Doria Shafiq: Egyptian feminist, activist, author, poet… and probably someone you’ve never heard of. UNTIL NOW! Shafiq worked tirelessly before and after the Egyptian Revolution to secure equality for women in the context of an Islamic society; her strong feminist consciousness converged with her country’s surge of nationalism to create radical change for Egyptian women in a short period of time.
Born in provincial town of Tanta, Doria Shafiq grew up in a modest, traditional middle-class Muslim family. The reformers of the 1920s and 1920s had expanded educational opportunities for women, and Shafiq took advantage of these opportunities. She was sent to the Sorbonne University on an Egyptian government scholarship; in 1940, she received her Ph.D in philosophy with honors at the age of 29.
Upon returning to Egypt, she applied to teach at Cairo University but was rejected because of her gender. Instead, she became an editor of a journal published by the Daughters of the Nile Union, a women’s liberation movement founded in the late 1940s. The journal was an important part of the DNU’s ongoing mission to educate Egyptian women. In addition to writing for an editing the magazine, Shafiq worked tirelessly as an activist. She stormed onto the public stage in February 1951, when she led a crowd of 1500 women to break into a session of Parliament and demand that the council take action on women’s issues. A week later, the council granted Egyptian women the right to vote and run for political office.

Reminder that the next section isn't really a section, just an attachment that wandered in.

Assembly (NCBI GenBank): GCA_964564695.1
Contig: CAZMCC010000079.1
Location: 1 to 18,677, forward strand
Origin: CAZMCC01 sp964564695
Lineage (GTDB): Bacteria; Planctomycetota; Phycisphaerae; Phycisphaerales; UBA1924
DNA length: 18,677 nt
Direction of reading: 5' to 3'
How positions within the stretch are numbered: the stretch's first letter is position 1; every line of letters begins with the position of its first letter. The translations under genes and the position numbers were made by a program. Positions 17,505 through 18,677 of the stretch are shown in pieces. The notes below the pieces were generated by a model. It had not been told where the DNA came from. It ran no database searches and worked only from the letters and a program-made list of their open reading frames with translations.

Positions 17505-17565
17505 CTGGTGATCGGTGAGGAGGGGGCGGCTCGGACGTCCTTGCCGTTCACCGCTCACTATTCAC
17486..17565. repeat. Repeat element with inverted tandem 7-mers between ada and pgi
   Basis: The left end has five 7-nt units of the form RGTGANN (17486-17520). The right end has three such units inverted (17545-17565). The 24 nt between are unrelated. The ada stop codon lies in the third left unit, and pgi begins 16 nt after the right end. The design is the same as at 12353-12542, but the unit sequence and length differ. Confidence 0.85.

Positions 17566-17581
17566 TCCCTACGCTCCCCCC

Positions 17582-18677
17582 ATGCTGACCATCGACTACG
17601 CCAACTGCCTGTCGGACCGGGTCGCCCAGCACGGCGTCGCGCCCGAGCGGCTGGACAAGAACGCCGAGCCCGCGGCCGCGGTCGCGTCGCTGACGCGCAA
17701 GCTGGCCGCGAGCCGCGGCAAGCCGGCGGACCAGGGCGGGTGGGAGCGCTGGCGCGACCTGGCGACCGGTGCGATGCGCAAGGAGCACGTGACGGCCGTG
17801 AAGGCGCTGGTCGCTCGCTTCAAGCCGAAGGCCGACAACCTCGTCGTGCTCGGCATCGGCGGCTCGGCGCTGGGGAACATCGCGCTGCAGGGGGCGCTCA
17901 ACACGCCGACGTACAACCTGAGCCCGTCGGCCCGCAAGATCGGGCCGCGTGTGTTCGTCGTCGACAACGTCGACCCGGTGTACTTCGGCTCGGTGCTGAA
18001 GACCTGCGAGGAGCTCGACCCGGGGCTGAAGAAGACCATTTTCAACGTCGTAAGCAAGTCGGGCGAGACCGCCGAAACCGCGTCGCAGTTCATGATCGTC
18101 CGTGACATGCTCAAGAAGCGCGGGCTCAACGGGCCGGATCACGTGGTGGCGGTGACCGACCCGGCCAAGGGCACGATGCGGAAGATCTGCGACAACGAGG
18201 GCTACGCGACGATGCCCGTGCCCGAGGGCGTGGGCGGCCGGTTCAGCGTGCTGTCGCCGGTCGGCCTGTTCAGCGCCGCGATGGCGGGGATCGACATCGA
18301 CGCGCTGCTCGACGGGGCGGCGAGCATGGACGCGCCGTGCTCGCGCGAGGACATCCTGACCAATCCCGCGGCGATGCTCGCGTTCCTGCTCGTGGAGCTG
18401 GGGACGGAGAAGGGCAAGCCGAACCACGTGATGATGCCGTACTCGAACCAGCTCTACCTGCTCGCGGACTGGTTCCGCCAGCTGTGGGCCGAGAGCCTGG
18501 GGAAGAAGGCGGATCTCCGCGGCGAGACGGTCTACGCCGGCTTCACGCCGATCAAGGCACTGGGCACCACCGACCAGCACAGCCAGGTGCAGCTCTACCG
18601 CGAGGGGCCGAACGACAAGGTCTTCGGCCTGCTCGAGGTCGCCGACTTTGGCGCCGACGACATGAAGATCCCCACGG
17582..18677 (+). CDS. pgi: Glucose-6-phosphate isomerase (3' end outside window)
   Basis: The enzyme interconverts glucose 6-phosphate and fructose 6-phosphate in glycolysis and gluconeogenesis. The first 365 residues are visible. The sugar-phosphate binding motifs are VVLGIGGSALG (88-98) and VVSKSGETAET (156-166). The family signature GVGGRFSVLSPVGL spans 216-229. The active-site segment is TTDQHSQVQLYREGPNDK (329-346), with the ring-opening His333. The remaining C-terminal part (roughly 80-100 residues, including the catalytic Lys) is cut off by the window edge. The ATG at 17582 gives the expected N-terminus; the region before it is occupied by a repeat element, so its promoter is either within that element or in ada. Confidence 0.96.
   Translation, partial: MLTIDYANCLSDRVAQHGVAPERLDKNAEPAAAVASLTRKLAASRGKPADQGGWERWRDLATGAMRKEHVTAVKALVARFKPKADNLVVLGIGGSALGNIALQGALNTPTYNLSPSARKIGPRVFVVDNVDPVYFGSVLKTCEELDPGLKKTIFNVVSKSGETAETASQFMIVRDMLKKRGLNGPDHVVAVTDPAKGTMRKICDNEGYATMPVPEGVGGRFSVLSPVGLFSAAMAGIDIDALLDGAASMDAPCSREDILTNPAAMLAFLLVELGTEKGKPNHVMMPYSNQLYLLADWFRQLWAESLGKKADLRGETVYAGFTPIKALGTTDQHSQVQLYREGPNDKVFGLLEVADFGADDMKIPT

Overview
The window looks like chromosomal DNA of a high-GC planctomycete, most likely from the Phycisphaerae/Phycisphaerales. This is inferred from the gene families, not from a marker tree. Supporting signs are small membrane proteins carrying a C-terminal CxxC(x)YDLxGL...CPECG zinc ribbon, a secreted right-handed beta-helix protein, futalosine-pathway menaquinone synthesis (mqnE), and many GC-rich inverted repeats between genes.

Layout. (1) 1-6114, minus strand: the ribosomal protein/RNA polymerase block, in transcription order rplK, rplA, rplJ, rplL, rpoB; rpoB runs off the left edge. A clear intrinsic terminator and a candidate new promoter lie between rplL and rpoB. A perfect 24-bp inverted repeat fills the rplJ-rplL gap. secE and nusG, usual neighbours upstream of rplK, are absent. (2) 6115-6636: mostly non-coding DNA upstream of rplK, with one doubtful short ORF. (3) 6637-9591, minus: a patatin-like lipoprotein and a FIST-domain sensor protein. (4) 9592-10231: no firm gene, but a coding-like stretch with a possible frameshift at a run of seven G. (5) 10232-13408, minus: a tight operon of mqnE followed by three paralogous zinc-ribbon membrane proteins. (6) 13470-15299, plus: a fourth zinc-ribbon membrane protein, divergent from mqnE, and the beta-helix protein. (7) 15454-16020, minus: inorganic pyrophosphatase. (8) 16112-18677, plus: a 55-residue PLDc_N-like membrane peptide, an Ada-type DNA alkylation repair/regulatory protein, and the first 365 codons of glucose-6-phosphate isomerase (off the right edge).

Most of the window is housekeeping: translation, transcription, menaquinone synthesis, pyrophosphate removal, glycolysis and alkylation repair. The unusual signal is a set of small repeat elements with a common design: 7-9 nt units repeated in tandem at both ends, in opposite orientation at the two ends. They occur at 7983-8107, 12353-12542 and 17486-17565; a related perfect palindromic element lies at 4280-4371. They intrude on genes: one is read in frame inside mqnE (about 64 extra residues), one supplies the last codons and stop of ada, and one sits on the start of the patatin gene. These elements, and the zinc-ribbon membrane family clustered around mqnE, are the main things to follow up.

Shafiq’s propensity for direct confrontation and aggressive campaigning propelled the DNU into greater prominence in Egyptian politics during the turbulent years before and after the Egyptian Revolution of 1952. When British army units occupied the Suez Canal in 1951, Shafiq led the DNU in a boycott and protest of the British-owned Barclays Bank in Cairo. She also organized a paramilitary group of women to fight against the British army units on the Suez Canal and to provide medical assistance.
After the revolution, she successfully campaigned to have the DNU recognized as an official political party – Egypt’s first political party with an openly feminist agenda. She traveled the world to speak about the rights of Arab women with leaders from Egypt, India, Lebanon, Iraq and Iran and audiences in Europe, the US and the Middle East.
In 1957, she organized and participated in an eight-day hunger strike to protest the populist regime of General Abdel Nasser. In response, he sentenced her to house arrest. For 18 years, Shafiq lived in the seclusion of her home in Cairo, writing for the Daughters of the Nile magazine, composing several books of poetry, memoirs, and translating the Koran into English and French. She continued to produce work until 1975, when she threw herself off her balcony to her death. General Nasser had her name barred from all Egyptian texts and had most of her original documents destroyed. Very few have survived.